City Dog: Essays
W.S. Di Piero Northwestern University Press, 2009 Library of Congress PS3554.I65C57 2009 | Dewey Decimal 814.54
When a self-proclaimed "lazy scholar" embarks on a trip through his life's influences--as diverse as girl-group doo-wop, Yeats, and Van Gogh--readers are in for an illuminating ride. This collection of essays from cultural critic Di Piero veers from his early years as the son of immigrants in Philadelphia to his working life in art, film, music, and poetry. Along with a few choice essays reprinted from out-of-print collections, Di Piero's new work shows him to be insightful about himself and his work despite his protestations against the "boosterism" of autobiography. Through the lens of his sharp artistic analysis, readers see his story--an immigrant story filled with the music and mystery of a multilingual family, the men of his neighborhood wearing so many hats as they worked--as the auspicious beginning for his life of observation and revelation. His prose sings along, tripping across slang, poetry, and painters with the same precision that allows him to nearly dance about architecture. Though Di Piero would claim that his life's path "lurches and swerves," his essays prove that he has wandered expansively and with purpose--a city dog trotting across continents, along pages, and through galleries.
W. S. Di Piero University of Chicago Press, 1992 Library of Congress PS3554.I65R47 1992 | Dewey Decimal 811.54
The poems in this, W. S. Di Piero's fifth collection of poetry, are animated by an ancient vision of the human state as existing somewhere between the divine and the bestial; tense with the compulsion toward formal order and the wild yearning after chaos, these are tough poems, gritty and relentless; they indulge neither the reader nor the poet. Their austere lyricism expresses Di Piero's desire for transcendent meaning, and their unflinching attention to natural and cultural history reflects an equally strong instinct for the earthbound.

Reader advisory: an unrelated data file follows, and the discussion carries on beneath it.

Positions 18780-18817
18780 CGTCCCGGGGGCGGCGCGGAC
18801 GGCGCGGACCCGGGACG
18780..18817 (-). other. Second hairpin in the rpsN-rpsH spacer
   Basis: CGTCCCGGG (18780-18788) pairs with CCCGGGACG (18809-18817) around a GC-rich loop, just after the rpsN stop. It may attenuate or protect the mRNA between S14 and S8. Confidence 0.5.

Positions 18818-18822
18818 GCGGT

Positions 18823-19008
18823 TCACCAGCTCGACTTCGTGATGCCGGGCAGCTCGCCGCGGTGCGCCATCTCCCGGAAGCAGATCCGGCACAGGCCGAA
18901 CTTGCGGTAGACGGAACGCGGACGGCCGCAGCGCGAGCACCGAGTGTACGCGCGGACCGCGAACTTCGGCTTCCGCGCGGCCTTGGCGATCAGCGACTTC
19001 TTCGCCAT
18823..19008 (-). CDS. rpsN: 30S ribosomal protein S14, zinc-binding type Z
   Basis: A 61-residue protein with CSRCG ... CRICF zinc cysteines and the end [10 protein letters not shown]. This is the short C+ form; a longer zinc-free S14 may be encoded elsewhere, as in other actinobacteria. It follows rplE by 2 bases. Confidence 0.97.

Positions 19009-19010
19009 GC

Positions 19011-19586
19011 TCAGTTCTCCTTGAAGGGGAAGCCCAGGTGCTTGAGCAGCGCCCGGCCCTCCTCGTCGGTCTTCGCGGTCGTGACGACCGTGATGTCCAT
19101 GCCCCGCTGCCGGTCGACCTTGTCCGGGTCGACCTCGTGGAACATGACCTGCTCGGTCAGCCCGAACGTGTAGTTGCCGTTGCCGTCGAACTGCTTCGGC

W.S. Di Piero Northwestern University Press, 1995 Library of Congress PS3554.I65S48 1995 | Dewey Decimal 811.54
"""Like Crane and Williams before him, and like some other talented living poets . . . Di Piero has staked a claim at the interval between heightened poetic speech and the language hooks of advertising, between sincere oratory and a street-smart insult. Always, the poems surprise with the madcap tumble of roiling diction."" --Partisan Review
""W.S. Di Piero is a singular yet deceptive presence in American poetry. He fearlessly juxtaposes the Latinate and the Anglo-Saxon, the raunchy and the sacred, car horns and choirs. His line is edgy, razor-sharp, his syntax turbulent."" --Mark Rudman
""His instinct is to admire the physical world, but the poems embrace place with elegiac fury, in language that is only sensitive by remaining rough, refusing the option of beautiful polish, leaving always open that glimpse into unguarded despair without which the artist is trivial."" --Mary Kinzie"